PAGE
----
If I’m being honest, that’s a pretty tough example to follow. And I also have no idea how to put that into practice. Because I’m outraged at the fact that people think it’s OK to treat other people like they’re less than human. I will not let their trash gain legitimacy in our society. And I will not allow them to hijack my faith.

But where is the line between responding in holy anger (yes, there is such a thing) and responding in hate? I don’t know. But I do know this: I know in the end even after everything else has passed away, only love will remain.

And now these three remain: Faith, Hope, and Love. But the greatest, the most excellent way is love.

It’s all about love. It will always be about love. Love will remain. That’s the answer to the ugliness that was displayed in Charlottesville. It is the answer to any ugliness we encounter, honestly. That’s what it boils down to.

Love.

So I’m learning how to choose love in the midst of hate. I’m learning how to stare Satan’s minions in the face and respond in love. Because these all of us desperately need Jesus.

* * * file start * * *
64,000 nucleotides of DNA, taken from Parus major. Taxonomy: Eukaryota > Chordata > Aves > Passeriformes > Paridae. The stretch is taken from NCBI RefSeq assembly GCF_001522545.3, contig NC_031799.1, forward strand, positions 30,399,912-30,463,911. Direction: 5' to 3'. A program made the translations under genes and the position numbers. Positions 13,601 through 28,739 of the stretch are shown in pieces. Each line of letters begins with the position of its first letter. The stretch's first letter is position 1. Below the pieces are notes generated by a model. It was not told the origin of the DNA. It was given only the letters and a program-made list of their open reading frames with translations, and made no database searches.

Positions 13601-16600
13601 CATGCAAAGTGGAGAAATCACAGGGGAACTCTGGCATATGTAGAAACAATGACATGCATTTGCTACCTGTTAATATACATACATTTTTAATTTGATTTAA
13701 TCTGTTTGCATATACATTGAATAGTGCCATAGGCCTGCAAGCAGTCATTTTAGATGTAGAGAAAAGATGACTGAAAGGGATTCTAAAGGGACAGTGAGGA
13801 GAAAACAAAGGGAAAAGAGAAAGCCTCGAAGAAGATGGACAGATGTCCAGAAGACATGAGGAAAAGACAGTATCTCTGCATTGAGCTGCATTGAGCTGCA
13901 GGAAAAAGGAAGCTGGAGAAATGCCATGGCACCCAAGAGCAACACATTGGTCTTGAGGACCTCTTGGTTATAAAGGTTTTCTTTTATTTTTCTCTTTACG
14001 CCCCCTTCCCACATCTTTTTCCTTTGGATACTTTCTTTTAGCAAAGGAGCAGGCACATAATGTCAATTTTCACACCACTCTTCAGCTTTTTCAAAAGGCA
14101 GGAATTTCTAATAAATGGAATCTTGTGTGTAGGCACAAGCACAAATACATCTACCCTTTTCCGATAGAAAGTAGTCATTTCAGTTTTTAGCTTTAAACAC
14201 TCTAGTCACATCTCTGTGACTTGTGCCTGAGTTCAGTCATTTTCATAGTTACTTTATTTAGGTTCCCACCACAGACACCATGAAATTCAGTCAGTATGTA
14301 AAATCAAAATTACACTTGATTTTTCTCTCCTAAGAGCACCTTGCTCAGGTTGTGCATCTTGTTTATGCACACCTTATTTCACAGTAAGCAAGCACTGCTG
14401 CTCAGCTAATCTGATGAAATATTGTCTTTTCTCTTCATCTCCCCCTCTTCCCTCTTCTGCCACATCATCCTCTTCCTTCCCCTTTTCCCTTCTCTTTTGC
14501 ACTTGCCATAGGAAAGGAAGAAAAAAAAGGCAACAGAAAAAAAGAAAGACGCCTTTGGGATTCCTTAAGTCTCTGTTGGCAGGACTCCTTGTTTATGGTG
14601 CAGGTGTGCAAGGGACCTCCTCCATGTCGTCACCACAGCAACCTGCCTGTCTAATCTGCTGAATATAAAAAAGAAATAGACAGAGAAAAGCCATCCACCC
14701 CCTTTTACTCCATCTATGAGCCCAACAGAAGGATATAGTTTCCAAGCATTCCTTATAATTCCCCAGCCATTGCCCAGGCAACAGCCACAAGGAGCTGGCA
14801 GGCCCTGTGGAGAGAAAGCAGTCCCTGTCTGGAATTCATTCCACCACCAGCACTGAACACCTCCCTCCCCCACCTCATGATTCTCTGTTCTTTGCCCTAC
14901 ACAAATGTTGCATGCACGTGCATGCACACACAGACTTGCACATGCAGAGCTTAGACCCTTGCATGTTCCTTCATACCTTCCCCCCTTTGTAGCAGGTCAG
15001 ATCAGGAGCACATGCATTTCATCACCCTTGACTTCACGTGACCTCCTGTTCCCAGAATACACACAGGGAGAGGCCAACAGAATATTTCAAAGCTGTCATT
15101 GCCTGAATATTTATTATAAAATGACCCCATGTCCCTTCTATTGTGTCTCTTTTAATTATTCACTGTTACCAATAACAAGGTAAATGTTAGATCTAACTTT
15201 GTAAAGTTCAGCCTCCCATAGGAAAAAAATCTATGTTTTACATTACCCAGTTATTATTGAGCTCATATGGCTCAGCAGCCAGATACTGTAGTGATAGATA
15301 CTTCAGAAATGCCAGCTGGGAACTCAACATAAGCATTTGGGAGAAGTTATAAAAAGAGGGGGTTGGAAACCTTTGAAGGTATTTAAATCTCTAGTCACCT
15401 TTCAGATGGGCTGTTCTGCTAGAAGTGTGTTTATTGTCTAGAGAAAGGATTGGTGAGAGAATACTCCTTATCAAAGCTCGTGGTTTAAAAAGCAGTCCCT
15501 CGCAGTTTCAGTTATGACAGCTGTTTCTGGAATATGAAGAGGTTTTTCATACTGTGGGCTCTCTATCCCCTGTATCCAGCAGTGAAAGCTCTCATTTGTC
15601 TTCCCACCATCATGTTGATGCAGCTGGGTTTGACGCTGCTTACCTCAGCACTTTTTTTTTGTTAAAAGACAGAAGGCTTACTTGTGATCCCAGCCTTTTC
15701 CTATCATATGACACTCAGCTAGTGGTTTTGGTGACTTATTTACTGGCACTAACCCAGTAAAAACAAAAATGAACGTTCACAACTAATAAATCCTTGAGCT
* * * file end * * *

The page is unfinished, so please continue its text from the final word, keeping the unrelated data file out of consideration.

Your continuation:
I know what the answer is. But I don’t know how to do it. I don’t know what it looks like in real life. How do we flesh this out? I don’t have all the answers, but I know where to start.

So I’m learning to stand with love. That should be my default setting: love. But since we’re being honest here, I can tell you that it isn’t my “go-to” response most of the time. But I’m doing my best. I’m learning to love the way Jesus loves me.

I hope you’ll learn with me.